Republican gubernatorial candidate Chris Rants of Sioux Ctiy is calling for another new amendment to the state’s constitution, one that guarantees Iowans have the right “to keep and bear arms.”
Iowa is one of six states which do not have such an amendment in their state constitution, and Rants says that’s important given today”s announcement that the U.S. Supreme Court will hear a gun rights case.
“We know that the U.S. Supreme Court is revisiting the Second Amendment,” Rants says. “And one of the key decisions they’re going to make is whether or not localities like Chicago or state governments can pass legislation or ordinances that temper or take away people’s rights to bear arms, pass handgun controls, for instance.”
Rants is a member of the Iowa House who tried but failed last spring to set the wheels in motion for a statewide vote on a constitutional amendment to ban gay marriage in Iowa. Rants says it’s time to ensure Iowans have the right, under the state constitution, to own firearms and an amendment to the state constitution would do that.
“With Justice Sotomayor on the Supreme Court and given her previous options…(it) leads me to believe that the court will say that the Second Amendment applies to federal legislation and may not apply to state or local ordinances,” Rants says. “Therefore, if Iowans truly want to protect their Second Amendment rights, we need a state constitutional amendment. I’ll be introducing that legislation in January when the legislature reconvenes and I’ll make that part of my agenda if Iowans were to elect me governor next fall.”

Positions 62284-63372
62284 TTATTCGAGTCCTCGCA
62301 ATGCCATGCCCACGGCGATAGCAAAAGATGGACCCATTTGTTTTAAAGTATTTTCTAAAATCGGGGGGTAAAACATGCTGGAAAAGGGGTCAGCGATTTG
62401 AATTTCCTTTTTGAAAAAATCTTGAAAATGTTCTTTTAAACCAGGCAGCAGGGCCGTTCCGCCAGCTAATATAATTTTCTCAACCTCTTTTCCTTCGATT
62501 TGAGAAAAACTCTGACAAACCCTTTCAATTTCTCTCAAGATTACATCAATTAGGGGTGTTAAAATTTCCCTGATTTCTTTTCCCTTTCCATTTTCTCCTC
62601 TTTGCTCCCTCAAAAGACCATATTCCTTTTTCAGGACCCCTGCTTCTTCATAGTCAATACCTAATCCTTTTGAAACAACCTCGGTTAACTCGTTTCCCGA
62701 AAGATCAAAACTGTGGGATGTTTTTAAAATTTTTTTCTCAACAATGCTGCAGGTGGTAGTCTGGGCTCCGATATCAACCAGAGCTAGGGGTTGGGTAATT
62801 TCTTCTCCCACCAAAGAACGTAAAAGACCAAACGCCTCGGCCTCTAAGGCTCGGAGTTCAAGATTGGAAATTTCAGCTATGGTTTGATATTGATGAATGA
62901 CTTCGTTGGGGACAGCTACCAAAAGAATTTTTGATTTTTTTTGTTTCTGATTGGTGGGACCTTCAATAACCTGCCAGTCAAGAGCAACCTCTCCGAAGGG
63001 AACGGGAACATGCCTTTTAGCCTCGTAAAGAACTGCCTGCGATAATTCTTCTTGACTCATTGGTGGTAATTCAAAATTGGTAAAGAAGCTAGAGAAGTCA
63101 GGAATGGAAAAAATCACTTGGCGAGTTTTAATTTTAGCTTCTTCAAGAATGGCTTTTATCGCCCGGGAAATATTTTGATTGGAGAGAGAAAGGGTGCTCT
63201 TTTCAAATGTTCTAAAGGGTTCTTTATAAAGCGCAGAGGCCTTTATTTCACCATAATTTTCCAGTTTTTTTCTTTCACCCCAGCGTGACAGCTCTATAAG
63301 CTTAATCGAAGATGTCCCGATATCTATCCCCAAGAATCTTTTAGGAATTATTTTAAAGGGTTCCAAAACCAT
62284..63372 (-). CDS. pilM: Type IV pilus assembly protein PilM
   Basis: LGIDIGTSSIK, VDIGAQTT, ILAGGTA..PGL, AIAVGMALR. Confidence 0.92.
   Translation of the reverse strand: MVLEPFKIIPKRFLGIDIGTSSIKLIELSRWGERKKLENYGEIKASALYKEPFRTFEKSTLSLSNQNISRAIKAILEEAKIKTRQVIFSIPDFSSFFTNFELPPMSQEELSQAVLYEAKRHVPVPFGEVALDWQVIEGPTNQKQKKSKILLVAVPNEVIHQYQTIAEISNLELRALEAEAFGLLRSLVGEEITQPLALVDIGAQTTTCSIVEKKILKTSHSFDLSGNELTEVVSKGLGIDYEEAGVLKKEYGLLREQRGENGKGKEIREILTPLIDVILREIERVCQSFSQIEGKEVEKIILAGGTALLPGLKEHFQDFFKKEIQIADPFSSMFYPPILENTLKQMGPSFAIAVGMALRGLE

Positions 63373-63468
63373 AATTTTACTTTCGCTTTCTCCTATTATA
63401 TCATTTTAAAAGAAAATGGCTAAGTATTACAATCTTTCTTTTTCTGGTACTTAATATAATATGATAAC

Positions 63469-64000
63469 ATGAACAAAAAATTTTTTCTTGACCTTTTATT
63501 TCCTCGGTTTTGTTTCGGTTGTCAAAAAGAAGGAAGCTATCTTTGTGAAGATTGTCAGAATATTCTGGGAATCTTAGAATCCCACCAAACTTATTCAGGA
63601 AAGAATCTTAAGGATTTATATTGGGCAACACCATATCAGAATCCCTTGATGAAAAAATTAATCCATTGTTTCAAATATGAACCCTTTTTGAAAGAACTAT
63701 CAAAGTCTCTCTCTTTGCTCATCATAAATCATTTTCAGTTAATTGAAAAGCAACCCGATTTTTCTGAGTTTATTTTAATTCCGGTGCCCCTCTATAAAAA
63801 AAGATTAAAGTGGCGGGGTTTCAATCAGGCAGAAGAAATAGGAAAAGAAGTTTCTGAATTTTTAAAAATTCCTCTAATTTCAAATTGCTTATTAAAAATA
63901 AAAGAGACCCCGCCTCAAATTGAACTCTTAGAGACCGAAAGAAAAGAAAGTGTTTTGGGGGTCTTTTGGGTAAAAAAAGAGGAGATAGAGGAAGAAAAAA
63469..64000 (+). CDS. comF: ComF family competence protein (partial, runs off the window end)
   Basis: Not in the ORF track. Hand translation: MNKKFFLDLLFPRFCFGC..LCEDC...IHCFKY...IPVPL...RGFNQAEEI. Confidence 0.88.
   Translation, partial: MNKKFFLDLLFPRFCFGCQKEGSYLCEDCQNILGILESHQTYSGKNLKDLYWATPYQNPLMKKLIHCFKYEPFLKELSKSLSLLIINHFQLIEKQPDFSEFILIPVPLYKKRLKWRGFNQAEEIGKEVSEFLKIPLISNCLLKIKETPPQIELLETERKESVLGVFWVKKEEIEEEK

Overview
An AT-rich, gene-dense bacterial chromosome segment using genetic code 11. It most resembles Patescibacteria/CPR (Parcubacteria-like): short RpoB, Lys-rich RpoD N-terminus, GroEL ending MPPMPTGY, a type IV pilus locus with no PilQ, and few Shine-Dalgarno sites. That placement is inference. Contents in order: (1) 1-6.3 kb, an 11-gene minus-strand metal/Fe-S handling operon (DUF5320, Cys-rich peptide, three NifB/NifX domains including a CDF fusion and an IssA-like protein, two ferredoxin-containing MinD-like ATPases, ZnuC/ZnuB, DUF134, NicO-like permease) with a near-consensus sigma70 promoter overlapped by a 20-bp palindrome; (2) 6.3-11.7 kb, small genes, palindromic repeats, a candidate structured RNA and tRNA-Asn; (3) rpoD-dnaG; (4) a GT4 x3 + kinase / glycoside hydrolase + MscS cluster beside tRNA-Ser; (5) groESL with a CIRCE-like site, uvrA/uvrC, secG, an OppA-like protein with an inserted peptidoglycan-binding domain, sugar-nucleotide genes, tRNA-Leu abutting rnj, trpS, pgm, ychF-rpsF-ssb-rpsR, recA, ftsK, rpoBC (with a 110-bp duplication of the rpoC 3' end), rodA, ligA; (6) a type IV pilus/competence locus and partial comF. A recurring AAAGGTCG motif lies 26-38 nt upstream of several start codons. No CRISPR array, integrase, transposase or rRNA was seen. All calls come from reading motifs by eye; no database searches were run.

Rants is not a gun owner or a hunter, and he is not a member of the National Rifle Association (NRA).
“I still believe that’s a right that someday I may want to take advantage of,” Rants says. “My neighbors, my fellow citizens certainly should have that right, regardless of whether I take advantage of it.”
Iowa along with the states of California, Maryland, Minnesota, New Jersey and New York do not have state constitutional provisions which guarantee a right to keep and bear arms. The U.S. Supreme Court will hear a lawsuit challenging Chicago’s ban on handguns and other restrictions on shotguns and rifles. Last year the Supreme Court struck down portions of a Washington, D.C. handgun ban.